What could have been. The No, 2 pick in the 2002 NBA Draft shined in his NBA debut, going for 13 points, 7 rebounds and 7 assists in 33 minutes. The Bulls topped the eventually playoff-bound Celtics, 99-96. Williams played 75 games as a rookie, averaging 9.5 points and 4.7 assists. A motorcycle accident that following offseason derailed his career far too soon.

2004: Andres Nocioni

Nocioni signed as an undrafted free agent in 2004, and the 25-year-old was ready to play out of the gates. His 17 points were the most of anyone's debut on this list, but he shot 5-for-19 and committed five turnovers in 42 minutes. It wasn't all bad, though, as he grabbed 14 rebounds and had two steals before fouling out in the final minute of double overtime against the Nets. The Bulls fell, 111-106. Nocioni struggled in his rookie season after that, finishing with averages of 8.4 points and 4.8 rebounds.

2004: Ben Gordon

Not exactly the greatest debut for the 3rd pick in the 2004 NBA Draft. Gordon missed all six of his shots from the field and made three free throws in 17 minutes. That was it outside of one turnover and one personal foul. And there's some irony in the fact that Gordon started this game; he only started two other games that rookie season, and was named the Sixth Man of the Year after averaging 15.1 points on 40.5 percent shooting from deep.

2008: Derrick Rose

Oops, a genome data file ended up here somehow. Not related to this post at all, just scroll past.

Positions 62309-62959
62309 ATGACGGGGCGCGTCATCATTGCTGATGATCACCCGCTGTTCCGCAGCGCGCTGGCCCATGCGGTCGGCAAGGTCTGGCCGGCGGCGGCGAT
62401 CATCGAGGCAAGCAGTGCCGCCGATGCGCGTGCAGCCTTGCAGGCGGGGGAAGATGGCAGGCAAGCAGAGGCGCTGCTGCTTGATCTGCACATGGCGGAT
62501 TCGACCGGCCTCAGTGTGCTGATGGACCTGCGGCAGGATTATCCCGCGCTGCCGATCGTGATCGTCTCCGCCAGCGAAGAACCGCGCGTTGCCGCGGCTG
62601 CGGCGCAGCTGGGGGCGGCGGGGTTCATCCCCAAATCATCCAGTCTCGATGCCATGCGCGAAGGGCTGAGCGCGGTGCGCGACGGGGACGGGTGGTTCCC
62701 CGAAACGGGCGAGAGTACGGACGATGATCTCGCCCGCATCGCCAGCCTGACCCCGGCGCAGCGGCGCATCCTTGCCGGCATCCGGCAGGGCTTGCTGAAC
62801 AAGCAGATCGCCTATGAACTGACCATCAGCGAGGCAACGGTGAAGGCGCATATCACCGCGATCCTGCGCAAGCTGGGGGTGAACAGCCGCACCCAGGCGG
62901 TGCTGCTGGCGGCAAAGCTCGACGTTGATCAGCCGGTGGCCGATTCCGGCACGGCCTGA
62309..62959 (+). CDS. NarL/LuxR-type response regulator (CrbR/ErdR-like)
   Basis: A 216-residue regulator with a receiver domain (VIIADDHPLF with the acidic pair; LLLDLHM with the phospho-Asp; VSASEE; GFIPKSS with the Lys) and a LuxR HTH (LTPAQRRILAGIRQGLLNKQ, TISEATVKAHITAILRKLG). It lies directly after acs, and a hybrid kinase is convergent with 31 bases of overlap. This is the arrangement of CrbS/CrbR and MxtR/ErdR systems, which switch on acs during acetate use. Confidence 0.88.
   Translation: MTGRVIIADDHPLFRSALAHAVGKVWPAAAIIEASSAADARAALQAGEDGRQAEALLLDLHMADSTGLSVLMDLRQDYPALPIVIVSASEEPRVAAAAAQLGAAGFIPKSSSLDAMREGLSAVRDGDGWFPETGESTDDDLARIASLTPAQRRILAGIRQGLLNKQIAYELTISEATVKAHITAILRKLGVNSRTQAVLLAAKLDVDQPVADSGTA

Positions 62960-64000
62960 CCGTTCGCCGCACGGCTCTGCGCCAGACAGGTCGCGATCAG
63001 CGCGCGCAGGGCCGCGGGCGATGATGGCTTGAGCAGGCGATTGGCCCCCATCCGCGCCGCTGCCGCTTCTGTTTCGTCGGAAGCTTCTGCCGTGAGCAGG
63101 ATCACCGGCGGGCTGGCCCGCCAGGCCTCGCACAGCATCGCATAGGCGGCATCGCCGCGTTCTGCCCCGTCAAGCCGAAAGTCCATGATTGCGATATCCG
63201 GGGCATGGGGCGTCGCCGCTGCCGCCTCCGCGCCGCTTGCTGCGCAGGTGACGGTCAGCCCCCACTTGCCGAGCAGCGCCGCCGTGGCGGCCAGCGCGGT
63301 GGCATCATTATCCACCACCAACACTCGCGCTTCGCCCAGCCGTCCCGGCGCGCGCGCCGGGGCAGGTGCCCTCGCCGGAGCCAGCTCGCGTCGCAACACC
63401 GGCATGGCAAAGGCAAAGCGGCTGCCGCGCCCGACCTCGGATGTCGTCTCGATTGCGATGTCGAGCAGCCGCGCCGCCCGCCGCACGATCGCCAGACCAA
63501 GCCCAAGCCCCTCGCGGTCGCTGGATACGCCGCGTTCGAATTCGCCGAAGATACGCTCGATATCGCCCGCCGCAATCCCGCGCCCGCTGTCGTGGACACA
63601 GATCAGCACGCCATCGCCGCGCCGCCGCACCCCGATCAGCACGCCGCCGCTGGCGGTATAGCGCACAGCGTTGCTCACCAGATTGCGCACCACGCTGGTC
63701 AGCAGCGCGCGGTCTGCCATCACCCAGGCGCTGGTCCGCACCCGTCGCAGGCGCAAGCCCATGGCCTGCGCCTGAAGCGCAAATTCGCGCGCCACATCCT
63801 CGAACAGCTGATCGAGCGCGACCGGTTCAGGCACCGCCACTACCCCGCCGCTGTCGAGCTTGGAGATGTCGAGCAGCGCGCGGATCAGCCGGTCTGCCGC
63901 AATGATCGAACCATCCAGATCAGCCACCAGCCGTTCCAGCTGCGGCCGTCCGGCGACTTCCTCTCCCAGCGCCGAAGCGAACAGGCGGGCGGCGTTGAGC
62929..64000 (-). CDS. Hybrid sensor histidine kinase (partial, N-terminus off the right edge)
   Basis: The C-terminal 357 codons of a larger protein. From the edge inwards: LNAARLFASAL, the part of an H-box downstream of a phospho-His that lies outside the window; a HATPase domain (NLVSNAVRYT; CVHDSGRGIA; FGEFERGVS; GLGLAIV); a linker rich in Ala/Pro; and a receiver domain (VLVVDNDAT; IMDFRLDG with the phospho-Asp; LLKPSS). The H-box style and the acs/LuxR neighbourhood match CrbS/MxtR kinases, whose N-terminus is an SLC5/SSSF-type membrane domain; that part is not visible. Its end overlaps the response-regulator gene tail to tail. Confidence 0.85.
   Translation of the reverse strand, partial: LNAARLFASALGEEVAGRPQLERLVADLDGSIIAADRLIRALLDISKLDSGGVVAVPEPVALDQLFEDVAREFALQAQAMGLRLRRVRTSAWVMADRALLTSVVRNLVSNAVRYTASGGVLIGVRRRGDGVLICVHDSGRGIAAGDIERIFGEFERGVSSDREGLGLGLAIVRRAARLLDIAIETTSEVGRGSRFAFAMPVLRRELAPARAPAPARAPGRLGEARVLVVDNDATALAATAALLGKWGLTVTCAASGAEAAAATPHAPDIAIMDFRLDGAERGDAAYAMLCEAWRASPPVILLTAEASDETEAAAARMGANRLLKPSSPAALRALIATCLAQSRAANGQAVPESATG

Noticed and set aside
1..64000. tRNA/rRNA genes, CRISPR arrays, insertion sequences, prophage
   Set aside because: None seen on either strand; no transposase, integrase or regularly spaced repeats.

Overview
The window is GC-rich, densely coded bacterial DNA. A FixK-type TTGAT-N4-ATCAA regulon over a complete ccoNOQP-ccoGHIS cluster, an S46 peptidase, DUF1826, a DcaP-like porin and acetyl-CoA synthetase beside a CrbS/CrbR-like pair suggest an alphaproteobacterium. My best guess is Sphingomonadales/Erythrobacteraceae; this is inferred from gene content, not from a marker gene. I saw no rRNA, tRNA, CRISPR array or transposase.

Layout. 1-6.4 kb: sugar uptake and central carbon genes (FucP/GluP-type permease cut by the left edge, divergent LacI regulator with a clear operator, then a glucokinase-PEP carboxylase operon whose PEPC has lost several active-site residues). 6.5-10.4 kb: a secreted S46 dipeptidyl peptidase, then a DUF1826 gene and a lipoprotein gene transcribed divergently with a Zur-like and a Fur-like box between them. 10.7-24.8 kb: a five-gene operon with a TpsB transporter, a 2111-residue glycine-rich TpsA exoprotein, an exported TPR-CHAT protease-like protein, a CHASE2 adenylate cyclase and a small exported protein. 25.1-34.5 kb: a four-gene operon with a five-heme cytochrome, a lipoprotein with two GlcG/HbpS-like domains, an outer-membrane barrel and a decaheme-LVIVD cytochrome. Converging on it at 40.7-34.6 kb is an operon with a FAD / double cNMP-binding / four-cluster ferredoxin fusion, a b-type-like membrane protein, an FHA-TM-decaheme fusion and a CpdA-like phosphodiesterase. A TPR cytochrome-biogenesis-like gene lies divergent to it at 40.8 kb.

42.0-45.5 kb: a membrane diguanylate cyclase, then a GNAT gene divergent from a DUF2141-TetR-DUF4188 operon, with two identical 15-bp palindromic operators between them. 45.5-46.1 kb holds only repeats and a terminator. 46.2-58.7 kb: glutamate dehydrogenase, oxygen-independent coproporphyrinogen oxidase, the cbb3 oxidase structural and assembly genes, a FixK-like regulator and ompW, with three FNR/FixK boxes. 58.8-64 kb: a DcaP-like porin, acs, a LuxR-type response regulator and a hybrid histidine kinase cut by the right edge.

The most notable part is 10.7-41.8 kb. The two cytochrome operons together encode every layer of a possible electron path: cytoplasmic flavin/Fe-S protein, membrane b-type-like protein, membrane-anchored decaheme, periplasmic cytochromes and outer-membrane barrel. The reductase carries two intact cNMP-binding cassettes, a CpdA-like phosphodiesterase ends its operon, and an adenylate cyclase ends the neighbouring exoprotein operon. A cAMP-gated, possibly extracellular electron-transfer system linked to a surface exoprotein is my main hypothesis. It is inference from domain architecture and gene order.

It was a quiet debut for the eventual Rookie of the Year. Rose, the overall No. 1 pick that June, scored 11 points on 3-for-9 shooting and handed out nine assists in the Bulls' win over the Bucks. Rose went on to average 16.8 points and 6.3 assists in 37.0 minutes that season, and he'd be named an All-Star the following three seasons after that. Ah, the good ol' days.

NBA 2K18 releases the all-time Bulls roster...sort of

NBA 2K18 releases the all-time Bulls roster...sort of

NBA 2K18 released its all-time Bulls roster on Tuesday. Well, most of it. We think.

Check out the players below and we'll break down each one (including the mystery legs in the background)

From left to right:

Joakim Noah: A fairly easy choice considering his entire career. Noah played nine seasons in Chicago, averaging 9.3 points, 9.4 rebounds, 3.0 assists and 1.4 blocks in 572 games. He won Defensive Player of the Year in 2014 and was named First Team All-NBA. He also finished fifth in MVP voting and became the face of the franchise post-Derrick Rose injuries.

Jerry Sloan: Another easy choice. Sloan spent 10 seasons as a player for the Bulls, averaging 14.7 points, 7.7 rebounds and 2.6 assists in 696 career games. He was an All-Star twice and made six All-Defensive NBA teams. He was an assistant in 1978 before becoming head coach in 1979. He spent four seasons with the Bulls before beginning his illustrious Hall of Fame career with the Jazz.